Sunday, August 2, 2009


The word mantra consist from two Sanskrit words: the first ‘man’ means ‘continual or constant thinking’. The second ‘tra’ means ‘free’. Mantra is a process where you free yourself from worries or doubts, but not from consciousness. The purpose of the mantra is to liberate you from constrictive limitations of mind thought. Through Mantra practice, we can fix the mind upon peace, tranquility, serenity, and equanimity, enabling as to reach deeper into consciousness.

Mantra is mystical sound heard mystically by the sages in their deep states of Samadhi. The sages are passed these words to their disciples. When these disciples chant these words, they go into the higher states of consciousness experienced by their guru.

The efficiency of the mantra is dependent from the spiritual awareness of the guru who gave the mantra, the sound vibration innate within the mantra itself, and the student’s ability to concentrate.

There are four main types of mantra. They are:

1. Vedic mantras
2. Upanishadic mantras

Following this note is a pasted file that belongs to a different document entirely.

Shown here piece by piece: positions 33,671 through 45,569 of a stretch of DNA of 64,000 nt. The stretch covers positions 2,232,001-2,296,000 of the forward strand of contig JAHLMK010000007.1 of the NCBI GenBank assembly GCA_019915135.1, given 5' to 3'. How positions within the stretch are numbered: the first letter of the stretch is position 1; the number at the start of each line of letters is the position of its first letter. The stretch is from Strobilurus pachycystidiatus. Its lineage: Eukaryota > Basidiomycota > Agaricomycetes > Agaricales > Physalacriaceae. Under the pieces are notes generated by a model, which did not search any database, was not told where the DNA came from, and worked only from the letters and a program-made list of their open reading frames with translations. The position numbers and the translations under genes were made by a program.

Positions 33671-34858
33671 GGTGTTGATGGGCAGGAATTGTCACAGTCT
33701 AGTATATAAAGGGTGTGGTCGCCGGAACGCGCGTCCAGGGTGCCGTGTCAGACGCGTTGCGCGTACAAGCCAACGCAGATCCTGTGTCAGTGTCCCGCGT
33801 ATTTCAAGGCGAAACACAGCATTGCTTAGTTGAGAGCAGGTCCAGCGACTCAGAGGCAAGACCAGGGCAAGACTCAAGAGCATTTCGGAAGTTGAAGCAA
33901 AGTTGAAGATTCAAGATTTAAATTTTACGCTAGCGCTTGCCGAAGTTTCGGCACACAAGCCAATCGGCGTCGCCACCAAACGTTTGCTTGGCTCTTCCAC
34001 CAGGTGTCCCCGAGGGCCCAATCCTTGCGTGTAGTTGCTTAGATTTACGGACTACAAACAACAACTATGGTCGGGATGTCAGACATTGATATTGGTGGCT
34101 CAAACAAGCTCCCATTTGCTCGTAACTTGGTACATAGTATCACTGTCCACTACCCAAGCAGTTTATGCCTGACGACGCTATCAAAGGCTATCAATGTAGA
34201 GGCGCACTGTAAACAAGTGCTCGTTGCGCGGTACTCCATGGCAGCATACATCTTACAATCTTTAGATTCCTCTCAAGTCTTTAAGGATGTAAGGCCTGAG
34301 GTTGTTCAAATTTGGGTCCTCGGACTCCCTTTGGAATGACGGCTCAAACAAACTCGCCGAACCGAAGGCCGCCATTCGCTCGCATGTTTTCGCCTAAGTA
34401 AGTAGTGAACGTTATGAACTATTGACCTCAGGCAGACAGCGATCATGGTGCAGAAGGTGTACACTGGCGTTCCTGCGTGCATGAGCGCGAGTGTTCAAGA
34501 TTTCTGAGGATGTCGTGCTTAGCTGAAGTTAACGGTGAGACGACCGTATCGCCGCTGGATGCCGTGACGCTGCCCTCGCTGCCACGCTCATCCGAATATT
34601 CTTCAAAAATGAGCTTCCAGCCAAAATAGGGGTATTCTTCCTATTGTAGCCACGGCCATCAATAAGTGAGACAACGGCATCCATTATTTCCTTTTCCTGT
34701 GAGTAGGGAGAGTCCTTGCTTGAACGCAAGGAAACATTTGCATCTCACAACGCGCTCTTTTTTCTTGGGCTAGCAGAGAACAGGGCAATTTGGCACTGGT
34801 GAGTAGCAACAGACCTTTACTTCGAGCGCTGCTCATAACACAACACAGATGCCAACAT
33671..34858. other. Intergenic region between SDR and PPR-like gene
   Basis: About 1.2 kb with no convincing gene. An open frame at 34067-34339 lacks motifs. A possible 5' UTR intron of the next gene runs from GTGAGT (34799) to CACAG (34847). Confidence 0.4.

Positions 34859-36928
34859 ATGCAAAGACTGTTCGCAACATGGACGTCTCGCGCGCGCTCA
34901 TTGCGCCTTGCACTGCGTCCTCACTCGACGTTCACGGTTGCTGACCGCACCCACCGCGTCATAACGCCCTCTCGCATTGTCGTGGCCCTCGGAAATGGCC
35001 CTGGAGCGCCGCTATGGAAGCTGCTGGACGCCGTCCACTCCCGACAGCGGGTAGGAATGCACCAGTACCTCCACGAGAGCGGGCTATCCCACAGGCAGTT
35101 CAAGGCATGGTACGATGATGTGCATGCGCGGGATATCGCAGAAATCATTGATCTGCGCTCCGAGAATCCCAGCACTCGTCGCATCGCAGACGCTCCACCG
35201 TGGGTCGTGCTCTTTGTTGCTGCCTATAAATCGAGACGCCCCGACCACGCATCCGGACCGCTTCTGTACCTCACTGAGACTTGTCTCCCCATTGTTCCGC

3. Tantric mantras
4. Puranic mantras

Vedic mantras are mantras found in Vedas, the basic ancient scriptures of India, Upanishadic mantras are found in Upanishads, Tantric mantras are found in Tantric texts, and the Puranic mantras are found in the Puranas.

Each main division of mantra are divided into three subdivisions. These are sattvic, rajasic and tamasic. Sattvic mantras have power to produce wisdom, illumination, compassion, or any major attribute of God-consciousness, Rajasic mantras are chanted to produce children, wealth, worldly success, and similar, and Tamasic mantras are used to invoke lower forces from the astral planes. Tamasic mantras are like ‘words of power’ which are used to invoke power through ceremony.

The meaning of mantra is in finding some degree of peace. Mantra produce stirring within the soul of the practicant, which brings positive feelings which produce constructive thinking.
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